And let’s be clear: To an extent there is danger in the area, it is specific to the homeless who live there in unsanitary conditions, scorched by temperatures consistently in the 90s, buffeted by occasional summer rains and vulnerable to any number of disease outbreaks that are common in such camps.

Others are calling for the Kakaako encampment to be demolished. Assuming the hundreds of living and breathing people who reside there won’t simply vanish into thin air, bulldozing their makeshift shelters would lack a degree of basic humanity that we ought to require in our public policies.

Carolina Jesus understands that. As Civil Beat’s Rui Kenaya reported recently in a fascinating profile, the proprietor of homeless shelters serving 63 people in six homes around Honolulu earns high marks for her simple, faith-based approach to meeting the needs of some of the city’s most vulnerable residents. Non-profits such as hers play a valuable role in addressing homelessness, and as community members, we ought to be concerned with how we support them to expand and deepen their work.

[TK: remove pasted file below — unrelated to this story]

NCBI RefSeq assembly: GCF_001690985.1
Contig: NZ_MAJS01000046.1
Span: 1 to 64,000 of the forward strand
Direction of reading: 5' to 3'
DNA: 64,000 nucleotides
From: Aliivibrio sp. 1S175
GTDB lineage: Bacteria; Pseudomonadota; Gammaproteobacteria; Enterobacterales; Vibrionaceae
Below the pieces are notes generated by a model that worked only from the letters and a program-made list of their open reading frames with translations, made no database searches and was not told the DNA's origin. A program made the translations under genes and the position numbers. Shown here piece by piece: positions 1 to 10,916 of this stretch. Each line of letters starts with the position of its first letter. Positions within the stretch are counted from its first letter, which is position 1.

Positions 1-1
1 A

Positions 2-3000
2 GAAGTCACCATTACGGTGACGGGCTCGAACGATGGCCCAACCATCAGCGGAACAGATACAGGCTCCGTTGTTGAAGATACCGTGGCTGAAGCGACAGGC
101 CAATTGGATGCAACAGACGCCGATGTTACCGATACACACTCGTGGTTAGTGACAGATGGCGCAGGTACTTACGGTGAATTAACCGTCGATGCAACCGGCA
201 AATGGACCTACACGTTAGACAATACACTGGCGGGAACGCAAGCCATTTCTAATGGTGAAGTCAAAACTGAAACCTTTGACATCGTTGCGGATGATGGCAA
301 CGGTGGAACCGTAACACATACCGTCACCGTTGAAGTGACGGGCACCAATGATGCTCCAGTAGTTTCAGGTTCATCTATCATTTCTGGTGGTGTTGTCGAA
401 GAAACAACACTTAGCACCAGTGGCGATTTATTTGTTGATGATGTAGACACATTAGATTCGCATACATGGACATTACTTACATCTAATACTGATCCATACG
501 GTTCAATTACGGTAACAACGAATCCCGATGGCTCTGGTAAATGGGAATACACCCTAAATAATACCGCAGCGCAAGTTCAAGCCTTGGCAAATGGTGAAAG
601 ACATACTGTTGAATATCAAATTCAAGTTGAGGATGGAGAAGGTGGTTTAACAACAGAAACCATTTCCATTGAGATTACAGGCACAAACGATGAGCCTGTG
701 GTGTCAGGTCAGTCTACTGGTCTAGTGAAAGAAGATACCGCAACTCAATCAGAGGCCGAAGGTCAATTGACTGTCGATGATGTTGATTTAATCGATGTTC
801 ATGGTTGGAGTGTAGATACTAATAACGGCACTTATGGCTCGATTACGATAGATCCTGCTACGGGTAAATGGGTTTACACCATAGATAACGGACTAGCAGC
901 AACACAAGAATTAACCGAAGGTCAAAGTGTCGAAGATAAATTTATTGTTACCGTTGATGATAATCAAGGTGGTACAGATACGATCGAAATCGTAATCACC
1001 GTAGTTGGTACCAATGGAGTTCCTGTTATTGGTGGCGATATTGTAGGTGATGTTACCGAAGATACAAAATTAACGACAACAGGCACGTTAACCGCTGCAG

Brower’s two assailants have already apologized to the legislator. The City Council and mayor ought to quickly follow up with their own apologies for having allowed and helped to create an environment in which such an incident was in some ways inevitable.

And we hope that once he’s had an opportunity to heal, Rep. Brower will make his way back to Kakaako, accompanied by others who share his interest in helping the homeless living there. Photography equipment is no more required than a sledge hammer; eyes to see, ears to hear and an open heart might be more useful tools to understand what’s happening in Kakaako and what the area really needs.